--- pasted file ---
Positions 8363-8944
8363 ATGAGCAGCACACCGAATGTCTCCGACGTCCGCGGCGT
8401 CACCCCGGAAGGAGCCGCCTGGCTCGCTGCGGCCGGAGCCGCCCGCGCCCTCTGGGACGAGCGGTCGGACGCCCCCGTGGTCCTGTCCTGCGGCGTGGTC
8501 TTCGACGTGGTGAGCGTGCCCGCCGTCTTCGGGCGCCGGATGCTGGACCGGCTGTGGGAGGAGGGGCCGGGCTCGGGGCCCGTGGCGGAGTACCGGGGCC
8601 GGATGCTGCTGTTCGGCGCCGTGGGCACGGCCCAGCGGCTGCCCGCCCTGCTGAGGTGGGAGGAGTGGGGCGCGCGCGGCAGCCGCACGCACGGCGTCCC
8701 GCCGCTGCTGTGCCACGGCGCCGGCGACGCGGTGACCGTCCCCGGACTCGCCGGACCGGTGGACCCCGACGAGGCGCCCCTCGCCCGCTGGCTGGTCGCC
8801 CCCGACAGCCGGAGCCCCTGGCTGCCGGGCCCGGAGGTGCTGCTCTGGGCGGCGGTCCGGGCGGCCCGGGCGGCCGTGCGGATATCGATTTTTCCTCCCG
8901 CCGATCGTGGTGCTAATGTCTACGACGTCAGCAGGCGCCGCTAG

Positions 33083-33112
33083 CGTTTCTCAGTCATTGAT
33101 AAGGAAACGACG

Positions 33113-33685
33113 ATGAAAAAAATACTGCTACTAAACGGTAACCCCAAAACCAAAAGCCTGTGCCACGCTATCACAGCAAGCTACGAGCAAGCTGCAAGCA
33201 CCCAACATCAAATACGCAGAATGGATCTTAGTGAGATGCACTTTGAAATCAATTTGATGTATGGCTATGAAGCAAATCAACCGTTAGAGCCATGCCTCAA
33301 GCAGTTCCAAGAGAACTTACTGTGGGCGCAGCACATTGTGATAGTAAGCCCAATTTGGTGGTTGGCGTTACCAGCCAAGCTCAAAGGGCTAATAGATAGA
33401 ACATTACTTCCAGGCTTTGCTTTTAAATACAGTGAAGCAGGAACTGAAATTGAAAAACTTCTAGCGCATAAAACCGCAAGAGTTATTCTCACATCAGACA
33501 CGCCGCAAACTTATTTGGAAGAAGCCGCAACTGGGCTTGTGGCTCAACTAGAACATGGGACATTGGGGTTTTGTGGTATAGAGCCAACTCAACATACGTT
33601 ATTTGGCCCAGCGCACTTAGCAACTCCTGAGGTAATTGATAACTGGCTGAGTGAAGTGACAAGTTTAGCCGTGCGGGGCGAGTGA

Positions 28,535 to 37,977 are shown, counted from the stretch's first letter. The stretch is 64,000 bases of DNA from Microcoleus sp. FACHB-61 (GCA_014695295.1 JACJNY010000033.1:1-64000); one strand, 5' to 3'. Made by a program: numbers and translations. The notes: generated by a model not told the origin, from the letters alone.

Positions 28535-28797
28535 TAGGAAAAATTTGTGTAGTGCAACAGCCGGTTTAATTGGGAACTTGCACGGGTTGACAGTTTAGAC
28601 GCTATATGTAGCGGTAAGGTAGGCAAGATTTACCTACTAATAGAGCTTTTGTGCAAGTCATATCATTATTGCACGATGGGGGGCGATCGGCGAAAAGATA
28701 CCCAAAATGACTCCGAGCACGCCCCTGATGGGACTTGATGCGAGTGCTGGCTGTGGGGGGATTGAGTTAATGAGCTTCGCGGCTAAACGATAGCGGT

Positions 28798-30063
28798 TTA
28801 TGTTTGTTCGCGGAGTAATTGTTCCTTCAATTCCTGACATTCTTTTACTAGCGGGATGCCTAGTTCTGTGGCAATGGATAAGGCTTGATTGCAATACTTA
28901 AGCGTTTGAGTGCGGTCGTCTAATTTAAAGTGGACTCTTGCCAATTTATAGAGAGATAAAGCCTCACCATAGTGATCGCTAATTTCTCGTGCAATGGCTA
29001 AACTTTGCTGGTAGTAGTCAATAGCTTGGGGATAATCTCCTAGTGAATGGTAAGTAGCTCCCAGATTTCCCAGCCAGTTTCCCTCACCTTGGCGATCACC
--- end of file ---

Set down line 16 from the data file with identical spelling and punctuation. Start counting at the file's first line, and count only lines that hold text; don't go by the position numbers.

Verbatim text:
33401 ACATTACTTCCAGGCTTTGCTTTTAAATACAGTGAAGCAGGAACTGAAATTGAAAAACTTCTAGCGCATAAAACCGCAAGAGTTATTCTCACATCAGACA